In the early to mid-1880’s, MGA was a rogue member of the Ahl-e-hadith Muslims of the Punjab and Northern India. In fact, most of his early followers came from the Ahl-e-hadith sect, Noorudin being the top most person. The British government wanted Muslims to move away from the Hanafi-fiqh of Muslim Laws. Since the Mughal and Ottoman empires used the Hanafi fiqh. The biggest issue here is that all of the info on Indarman Murabadi comes from Ahmadiyya sources, we haven’t located the Hindu side of the story. We do however, have Lekh Ram’s testimony from this era, as well as his visit to Qadian in this era.
Munshi Indarman Morabadi was from Morabad
Per Ahmadiyya sources (Dard), Munshi Indarman Moradabadi was instigated (in 1884/1885) by the then ruling prince of Nabha (who was a sikh named Hira Singh) to answer MGA’s public challenge. Therefore he sent a reply to MGA registered letter from Nabha; and then wrote from Lahore asking MGA to go to him, although MGA had asked him to come to Qadian for the purpose. To Qadian, the Munshi said, he would come only for a debate. He further asked MGA to deposit Rs. 2,400 in a bank.
His authorship, the British-government and his relationship with Dayanand, per Ahmadiyya sources
He had written the following books: Tuhfa’-e-Islam (Persian, 1274 A.H.). Padash-e-Islam (Persian, 18661), Usul-e-Din-e-Ahmad (1869), Hamla’-e-Hind, Samsam-e-Hind and Saulat-e-Hind (1868). The last three were published a third time in 1880 at Muradabad. The Jami Jamshed of Moradabad, Vol. 5, No: 8, dated May 16, 1880, protested against them. So Indarman was prosecuted under Section 292 and 293 I.P.C. and a warrant was issued for his arrest on July 22, 1880. His books were then destroyed and he was fined Rs. 500. Swami Dayanand raised subscriptions to help Indarman and he accused Dayanand of misappropriating the fund. Dayanand in turn expelled Indarman from the Arya Samaj. (I. Life of Dayanand in Urdu by Pt. Lekhram, Lahore, 1897, pp. 812-820. II. Swami Dayanand and his Teachings in Urdu by Mehta
Radha Kishen, Gilani Electric Press, Lahore, 1983 Samat, pp. 281-289)(see DARD).
As mentioned earlier, in 1885, he had a challenge going with MGA that included victory money of up to 2400 rupees (see Dard page 107). However, MGA requested a written debate, in fact, MGA never had a verbal debate with anyone in his life. At this point, Lekh ram and Munshi Indarman Murabdi stepped up to represent the Hindus of British-India.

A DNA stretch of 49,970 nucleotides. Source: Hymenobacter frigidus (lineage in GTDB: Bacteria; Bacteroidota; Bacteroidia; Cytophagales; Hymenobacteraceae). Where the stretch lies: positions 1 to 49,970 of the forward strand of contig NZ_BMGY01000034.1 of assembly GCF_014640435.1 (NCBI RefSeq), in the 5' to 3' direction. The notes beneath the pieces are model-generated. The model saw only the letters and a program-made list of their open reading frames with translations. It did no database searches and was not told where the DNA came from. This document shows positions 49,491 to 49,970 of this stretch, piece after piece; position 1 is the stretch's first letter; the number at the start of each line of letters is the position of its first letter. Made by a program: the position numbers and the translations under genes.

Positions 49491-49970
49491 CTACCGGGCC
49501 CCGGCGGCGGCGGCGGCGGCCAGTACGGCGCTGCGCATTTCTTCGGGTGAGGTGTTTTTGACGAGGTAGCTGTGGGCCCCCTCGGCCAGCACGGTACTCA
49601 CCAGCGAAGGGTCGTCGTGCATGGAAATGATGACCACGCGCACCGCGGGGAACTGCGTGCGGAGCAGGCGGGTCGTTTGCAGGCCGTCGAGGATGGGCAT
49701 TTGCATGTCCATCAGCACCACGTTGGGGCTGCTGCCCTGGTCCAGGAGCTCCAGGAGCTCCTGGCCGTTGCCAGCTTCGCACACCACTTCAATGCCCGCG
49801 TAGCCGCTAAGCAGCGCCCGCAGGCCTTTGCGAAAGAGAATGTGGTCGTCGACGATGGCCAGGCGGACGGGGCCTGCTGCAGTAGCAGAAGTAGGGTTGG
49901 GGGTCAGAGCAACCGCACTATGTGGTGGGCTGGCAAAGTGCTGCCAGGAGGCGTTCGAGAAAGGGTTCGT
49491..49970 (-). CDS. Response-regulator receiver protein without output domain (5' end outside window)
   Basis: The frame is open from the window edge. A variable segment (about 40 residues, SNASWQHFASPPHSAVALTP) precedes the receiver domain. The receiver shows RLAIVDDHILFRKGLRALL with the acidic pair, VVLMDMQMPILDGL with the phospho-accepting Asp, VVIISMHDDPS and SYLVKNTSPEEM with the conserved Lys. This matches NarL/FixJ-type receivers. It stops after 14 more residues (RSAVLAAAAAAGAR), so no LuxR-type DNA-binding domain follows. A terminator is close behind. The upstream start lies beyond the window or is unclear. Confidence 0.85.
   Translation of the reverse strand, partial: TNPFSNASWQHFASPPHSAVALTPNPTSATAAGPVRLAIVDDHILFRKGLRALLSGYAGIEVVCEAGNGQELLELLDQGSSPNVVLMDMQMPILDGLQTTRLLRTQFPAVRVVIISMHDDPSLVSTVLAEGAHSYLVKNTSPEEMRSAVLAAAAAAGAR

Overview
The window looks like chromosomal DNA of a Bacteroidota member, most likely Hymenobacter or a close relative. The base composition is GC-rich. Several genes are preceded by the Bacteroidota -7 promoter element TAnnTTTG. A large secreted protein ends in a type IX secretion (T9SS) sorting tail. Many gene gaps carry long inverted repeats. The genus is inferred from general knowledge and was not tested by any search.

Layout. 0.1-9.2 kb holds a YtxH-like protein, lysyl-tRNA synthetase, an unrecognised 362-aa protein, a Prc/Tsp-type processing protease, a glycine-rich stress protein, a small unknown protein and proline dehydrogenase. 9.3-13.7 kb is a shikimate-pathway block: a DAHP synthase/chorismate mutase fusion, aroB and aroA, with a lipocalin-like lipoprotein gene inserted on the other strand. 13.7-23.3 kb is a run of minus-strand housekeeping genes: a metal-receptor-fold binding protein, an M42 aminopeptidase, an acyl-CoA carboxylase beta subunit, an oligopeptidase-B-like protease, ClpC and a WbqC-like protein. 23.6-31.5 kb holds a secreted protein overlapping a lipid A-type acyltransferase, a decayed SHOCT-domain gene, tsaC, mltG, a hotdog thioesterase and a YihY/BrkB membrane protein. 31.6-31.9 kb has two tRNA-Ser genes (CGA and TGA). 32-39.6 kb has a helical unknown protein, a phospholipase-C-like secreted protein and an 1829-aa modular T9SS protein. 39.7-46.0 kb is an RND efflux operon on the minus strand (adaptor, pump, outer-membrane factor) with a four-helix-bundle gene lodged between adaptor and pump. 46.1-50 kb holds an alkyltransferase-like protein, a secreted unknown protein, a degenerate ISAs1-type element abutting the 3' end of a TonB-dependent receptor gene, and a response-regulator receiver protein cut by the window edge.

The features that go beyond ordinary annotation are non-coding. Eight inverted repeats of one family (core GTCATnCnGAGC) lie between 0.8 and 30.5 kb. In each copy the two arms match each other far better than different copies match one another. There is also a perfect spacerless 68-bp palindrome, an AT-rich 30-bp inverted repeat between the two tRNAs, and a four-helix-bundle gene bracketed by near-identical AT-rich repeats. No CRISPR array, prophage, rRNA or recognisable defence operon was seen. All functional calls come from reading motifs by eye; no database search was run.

Per Ahmadiyya sources, the Munshi should write a reply to the Brahin-e- Ahmadiyya and get Rs. 10,000. This letter was printed at the Siddiqi Press, Lahore, and was dated May 30th, 1885. In answer to it the Munshi issued a leaflet printed at the Mufid-e-‘Am Press, Lahore, in which he
blamed Ahmadas for not holding the debate to which, he alleged, he was originally invited, despite the fact that he had come to Lahore for the purpose. He also wrote that the debate should be held, provided necessary arrangements were made with the police for its peaceful conduct.
After finishing up with Indarman, Lekh ram wrote MGA a letter and began negotiating a trip to Qadian to pickup the 2400 rupees that were offered. After going back and forth with MGA via letters.
After going back and forth with MGA for 6 months, Lekh Ram finally arrived at Qadian to have a debate with MGA (See Dard).
Per Ahmadiyya sources, MGA published his famous book, “Surma Chasmay Arya”, wherein he mentions his debate with Murlinder amongst other things.
The Arya community of Qadian, with the help of Lekhram, published an announcement in the form of a magazine called Surma Chasham Arya ki Haqiqat (The Reality of Surmah Chasham
Arya). This magazine was published at Chashma Nur printing press in Amritsar.
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